WASHINGTON — US President Barack Obama said Wednesday a visit by his Chinese counterpart Hu Jintao would lay the basis for future ties, saying the two nations had an “enormous stake” in each other’s success.
“With this visit we can lay the foundation for the next 30 years,” Obama said as he welcomed Hu to the White House.
“We have an enormous stake in each other’s success. In an interconnected world, in a global economy, nations including our own will be more prosperous and more secure when we work together,” he told a ceremony.
Hu in return said that since Obama took office “our cooperation in various fields has produced fruitful results and our relations have achieved new progress.”
Obama however did stray into one of the areas of contention between the two nations, that of human rights.
“History shows that societies are more harmonious, nations are more successful and the world is more just when the rights and responsibilities of all nations and all people are upheld,” Obama said.
WATCH: Lewandowski’s lawyer freaks out, tries to block Congress from asking any further questions
During the House Judiciary Committee testimony of President Donald Trump's former campaign manager Corey Lewandowski about the Russia investigation, Lewandowski's attorney frantically crashed the witness table and demanded that Congress stop asking questions of his client.
"Mister Chairman, as you know I am counsel for Mr. Lewandowski—" began the attorney.
"You are not a witness and you should not be seated at that table," cut in House Judiciary Chairman Jerrold Nadler (D-NY) sharply.
"I understand that," said Lewandowski's attorney. "I will leave after I register a formal protest based upon the debate that I heard. These seem to be unauthorized questions and I know you choose your words carefully—"
Congressman blasts ‘tough guy’ Lewandowski for blowing off hearing: He wants to ‘launch his senatorial campaign’
On Tuesday's edition of CNN's "The Situation Room," House Democratic Caucus chairman Hakeem Jeffries (D-NY) laid into President Donald Trump's former campaign chairman Corey Lewandowski for his aggressive behavior before the House Judiciary Committee.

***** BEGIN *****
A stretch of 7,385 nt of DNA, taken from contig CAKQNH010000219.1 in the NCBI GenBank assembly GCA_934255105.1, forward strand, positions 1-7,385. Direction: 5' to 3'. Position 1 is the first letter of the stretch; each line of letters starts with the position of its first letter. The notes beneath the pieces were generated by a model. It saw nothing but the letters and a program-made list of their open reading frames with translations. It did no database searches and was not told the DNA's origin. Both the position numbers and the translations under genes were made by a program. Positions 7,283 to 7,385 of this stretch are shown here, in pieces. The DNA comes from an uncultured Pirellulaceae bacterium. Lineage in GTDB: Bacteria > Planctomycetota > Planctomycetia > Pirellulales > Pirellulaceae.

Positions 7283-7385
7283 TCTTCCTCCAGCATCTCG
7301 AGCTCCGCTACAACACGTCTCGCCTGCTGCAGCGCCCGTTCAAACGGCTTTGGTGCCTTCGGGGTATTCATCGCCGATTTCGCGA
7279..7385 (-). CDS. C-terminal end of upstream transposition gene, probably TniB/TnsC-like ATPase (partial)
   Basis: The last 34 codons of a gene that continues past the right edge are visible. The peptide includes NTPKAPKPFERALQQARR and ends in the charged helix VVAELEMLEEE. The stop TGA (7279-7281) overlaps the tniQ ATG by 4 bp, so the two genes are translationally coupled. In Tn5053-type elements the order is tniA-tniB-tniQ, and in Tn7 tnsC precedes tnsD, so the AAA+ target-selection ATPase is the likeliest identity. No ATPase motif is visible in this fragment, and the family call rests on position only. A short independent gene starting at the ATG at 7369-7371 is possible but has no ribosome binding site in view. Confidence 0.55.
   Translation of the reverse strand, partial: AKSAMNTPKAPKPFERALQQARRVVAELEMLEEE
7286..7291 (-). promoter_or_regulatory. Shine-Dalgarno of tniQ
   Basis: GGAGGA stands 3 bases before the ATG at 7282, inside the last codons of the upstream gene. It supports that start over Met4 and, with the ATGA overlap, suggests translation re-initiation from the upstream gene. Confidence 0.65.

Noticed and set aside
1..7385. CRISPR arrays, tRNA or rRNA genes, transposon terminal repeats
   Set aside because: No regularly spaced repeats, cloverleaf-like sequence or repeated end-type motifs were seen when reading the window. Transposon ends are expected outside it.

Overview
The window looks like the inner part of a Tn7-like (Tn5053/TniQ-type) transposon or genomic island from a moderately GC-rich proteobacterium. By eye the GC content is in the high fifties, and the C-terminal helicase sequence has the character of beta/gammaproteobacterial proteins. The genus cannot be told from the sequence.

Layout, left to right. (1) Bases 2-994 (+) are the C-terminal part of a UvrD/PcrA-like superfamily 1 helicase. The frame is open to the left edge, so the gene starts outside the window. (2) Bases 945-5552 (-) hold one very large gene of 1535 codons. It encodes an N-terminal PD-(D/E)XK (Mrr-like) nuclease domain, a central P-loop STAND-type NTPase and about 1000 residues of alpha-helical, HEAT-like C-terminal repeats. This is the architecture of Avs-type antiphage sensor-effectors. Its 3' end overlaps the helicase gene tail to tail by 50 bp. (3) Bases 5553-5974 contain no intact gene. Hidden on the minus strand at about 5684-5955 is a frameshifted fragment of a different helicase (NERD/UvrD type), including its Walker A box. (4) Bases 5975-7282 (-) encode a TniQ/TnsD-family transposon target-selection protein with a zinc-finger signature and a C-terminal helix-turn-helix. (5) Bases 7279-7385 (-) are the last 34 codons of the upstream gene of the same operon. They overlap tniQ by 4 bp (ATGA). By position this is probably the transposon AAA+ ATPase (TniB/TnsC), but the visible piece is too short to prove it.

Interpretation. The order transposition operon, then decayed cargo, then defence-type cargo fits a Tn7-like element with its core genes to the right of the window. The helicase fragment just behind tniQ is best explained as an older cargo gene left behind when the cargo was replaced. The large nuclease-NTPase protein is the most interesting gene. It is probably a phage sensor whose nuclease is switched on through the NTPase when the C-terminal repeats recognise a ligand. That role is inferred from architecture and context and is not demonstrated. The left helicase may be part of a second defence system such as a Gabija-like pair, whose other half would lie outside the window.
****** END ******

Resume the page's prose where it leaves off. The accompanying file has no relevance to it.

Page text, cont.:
"As you know, Democrats want to call other witnesses for this impeachment investigation," said anchor Wolf Blitzer. "Do you worry, though, that Lewandowski set the precedent for not cooperating?"
"Well, Lewandowski portrayed himself as a tough guy," said Jeffries. "He's a likely candidate for a Senate seat in New Hampshire. And he was there probably to try to launch his senatorial campaign, not to take seriously his responsibility as a witness to participate in this hearing on behalf of the effort to find the truth for the American people. But that is okay. Because the American people can judge Lewandowski based on what they've seen from today and in terms of whether he was participating in a cover-up or participating in effort to reveal information to the American people."
‘This is not a reality TV show’: Democrat shuts down Rep. Collins when he tries to stop her questions about obstruction
Rep. Doug Collins (R-GA) had a freakout when a Democratic member of Congress dared to call out the president's obstructions of justice during the hearing with Corey Lewandowski Tuesday. During her questioning, Rep. Debbie Mucarsel-Powell (D-FL) drew conclusions outlined in special counsel Robert Mueller's report, but Collins proclaimed it was against the rules.
"Point of order, Mr. Chairman," Collins interrupted her opening statement.
"The gentleman will state his point of order," Chairman Jerry Nadler (D-NY) said.
"I would just ask, is the gentle lady accusing the president of a crime?" Collins asked.